Income tax deduction on EPF contribution

Income tax deduction on EPF contribution: Old tax rate vs new tax rate

All you need to know about Income tax deduction on EPF contribution. Check out the old tax rate and new tax rate here.

Employees’ Provident Fund is calculated on the basis of contributions made by the employee and the employer. According to the previous rates the employee contributions include 12% of the basic salary, EPS, EDLI and dearness allowances. In accordance with the updated Budget 2020, some deductions are foregone including the section 80C. Read on to find more information about the updated tax rates. 

  • The contribution of the employer, to the EPF account of the employee up to 12% is exempt from tax. The same will be taxable if it exceeds 12%. This legislation was the same under the old tax rates too. 
  • If you are opting new tax rates, the EPF contribution will not be eligible for the deduction under section 80C. PPF, NSC, NPS, Sukanya Samriddhi Account, Tax saver FDs, Post Office Term Deposit, ELSS, ULIP, Senior Citizens Savings Scheme, etc are the investment options that come under section 80C. 
  • Employer's benefaction exceeding ₹7.5 lakh in a year towards NPS, superannuation fund and Employees’ Provident Fund will be taxable in the hands of the employee. This is suitable under both the new as well as the old tax rates.
  • Deductions such as employer contribution on account of the employee in NPS under Section 80CCD can be availed with the old and new tax rates. For central government employees, the limit is 14% and for others it is 10%. The employees can restructure their salary structure to opt for this tax deduction if the employer also allows the same.

Tax Slabs As Per The Budget 2020

Income in Lakhs New Tax Slabs Old Rates
0 - 2.5 0% 0%
2.5 - 5 5% 5%
5 - 7.5 10% 20%
7.5 - 10 15% 20%
10 - 12.5 20% 30%
12.5 - 15 25% 30%
15 + 30% 30%

Exemptions and Deductions under old and new tax regime

Although the existing tax rates are quite high compared to the updated one, it allows a lot of ways to reduce the liability. Through various clauses and additions, the Indian government has introduced over 70 tax exemptions and deductions through which taxpayers can reduce the liability and hence save more of their income. The biggest deduction possible is Section 80C through which you can reduce your taxable income by Rs.1.5 lakh.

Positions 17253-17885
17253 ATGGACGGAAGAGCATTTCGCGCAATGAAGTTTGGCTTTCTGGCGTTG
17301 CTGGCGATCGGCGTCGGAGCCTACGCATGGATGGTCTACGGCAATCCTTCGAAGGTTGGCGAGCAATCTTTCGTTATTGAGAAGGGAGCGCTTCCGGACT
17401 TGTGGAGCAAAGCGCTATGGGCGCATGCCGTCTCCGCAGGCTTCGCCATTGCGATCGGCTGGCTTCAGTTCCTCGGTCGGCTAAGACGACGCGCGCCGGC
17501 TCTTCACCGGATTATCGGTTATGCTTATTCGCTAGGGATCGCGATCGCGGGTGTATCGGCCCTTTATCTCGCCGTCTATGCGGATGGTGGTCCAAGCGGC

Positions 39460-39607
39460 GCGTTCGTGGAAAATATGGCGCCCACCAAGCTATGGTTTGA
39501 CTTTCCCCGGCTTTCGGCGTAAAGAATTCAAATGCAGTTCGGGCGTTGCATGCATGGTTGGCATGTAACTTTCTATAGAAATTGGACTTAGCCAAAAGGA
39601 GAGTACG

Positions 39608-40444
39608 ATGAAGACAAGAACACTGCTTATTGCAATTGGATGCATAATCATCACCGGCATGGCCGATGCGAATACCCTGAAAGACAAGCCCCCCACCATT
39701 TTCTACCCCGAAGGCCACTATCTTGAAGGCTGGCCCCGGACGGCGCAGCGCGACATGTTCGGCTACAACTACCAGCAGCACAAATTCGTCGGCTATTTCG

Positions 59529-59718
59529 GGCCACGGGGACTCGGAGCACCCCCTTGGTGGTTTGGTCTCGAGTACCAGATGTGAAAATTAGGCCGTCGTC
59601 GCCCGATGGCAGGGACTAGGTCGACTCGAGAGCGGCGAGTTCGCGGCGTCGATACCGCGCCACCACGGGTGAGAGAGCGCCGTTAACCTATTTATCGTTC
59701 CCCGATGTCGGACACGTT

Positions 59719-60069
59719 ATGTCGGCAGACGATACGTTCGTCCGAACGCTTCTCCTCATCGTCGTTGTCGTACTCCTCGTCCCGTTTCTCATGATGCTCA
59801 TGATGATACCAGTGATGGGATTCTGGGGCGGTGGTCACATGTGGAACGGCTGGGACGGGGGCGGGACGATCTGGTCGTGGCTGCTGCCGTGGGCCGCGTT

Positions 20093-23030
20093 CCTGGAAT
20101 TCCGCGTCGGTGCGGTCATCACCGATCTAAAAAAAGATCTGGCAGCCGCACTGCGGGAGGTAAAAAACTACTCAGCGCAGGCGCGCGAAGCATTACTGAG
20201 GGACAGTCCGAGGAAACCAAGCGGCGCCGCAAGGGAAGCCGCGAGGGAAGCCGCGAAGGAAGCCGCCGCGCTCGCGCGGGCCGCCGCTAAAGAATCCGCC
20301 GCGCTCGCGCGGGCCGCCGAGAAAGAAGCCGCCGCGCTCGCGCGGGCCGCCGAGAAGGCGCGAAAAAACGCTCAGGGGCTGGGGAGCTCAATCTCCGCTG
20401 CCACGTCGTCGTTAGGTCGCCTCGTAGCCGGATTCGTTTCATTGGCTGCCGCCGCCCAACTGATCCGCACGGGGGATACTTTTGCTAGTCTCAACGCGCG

Here are some of the other deductions and exemptions allowed by the old tax regime. 

Exemptions: House rent allowance, Leave travel allowance, Mobile and internet reimbursement, Food allowance, Company leased car, Standard deduction, Uniform allowance, Leave encashment. 

Deductions: PPF, ELSS, EPF, Life insurance premium, Principal and interest component of housing loan, Tuition fees for children, NPS investment, Health insurance, Savings account interest. 

The existing tax rates or the old regime are pretty high compared to the updated one. But it allows a lot of ways to reduce the tax liability. The changes in the introduced regime doesn't make things easier for taxpayers as it seems like in the first glance. Choose your regime according to your family's financial planning and investments. 

Here are the exemptions and deductions that are not included in the updated regime: 

Leave travel allowance, Conveyance, Relocation allowance, Children education allowance, Standard deduction, Interest on housing loan, Chapter VI-A deduction (80C,80D, 80E and so on) (Except Section 80CCD(2) and 80JJA), Professional tax, Other special allowances, Helper allowance, Housing rent allowance. 

New tax regime FAQs

1)  Is EPF exempt from tax?

According to the Income-tax Act, monthly contribution towards the Employees Provident Fund (EPF) is eligible for tax benefits under Section 80C. The interest earned and money received on superannuation are completely tax-free. 

2)  Is EPF included in the new regime?

The tax rates for EPF remain the same for the updated tax regime. You shouldn't pay tax for the contribution unless the contributed amount raises more than 12% in a fiscal year. 

3) What are the three categories of taxpayers according to the old tax regime?

  • Taxpayers below the age of 60 years, which includes residents as well as non-residents
  • Resident senior citizens (60 - 80 years)
  • Resident super senior citizens (above 80 years )

4) Is the due date of filing ITR same for all taxpayers?

No, the due date for all taxpayers is not the same. 

5) Can I choose between the old and new tax regime?

You can choose between the new and old tax regime at the time of filing ITR for the fiscal year. If you don’t opt for any specific regime, it’ll be considered as the old regime. 

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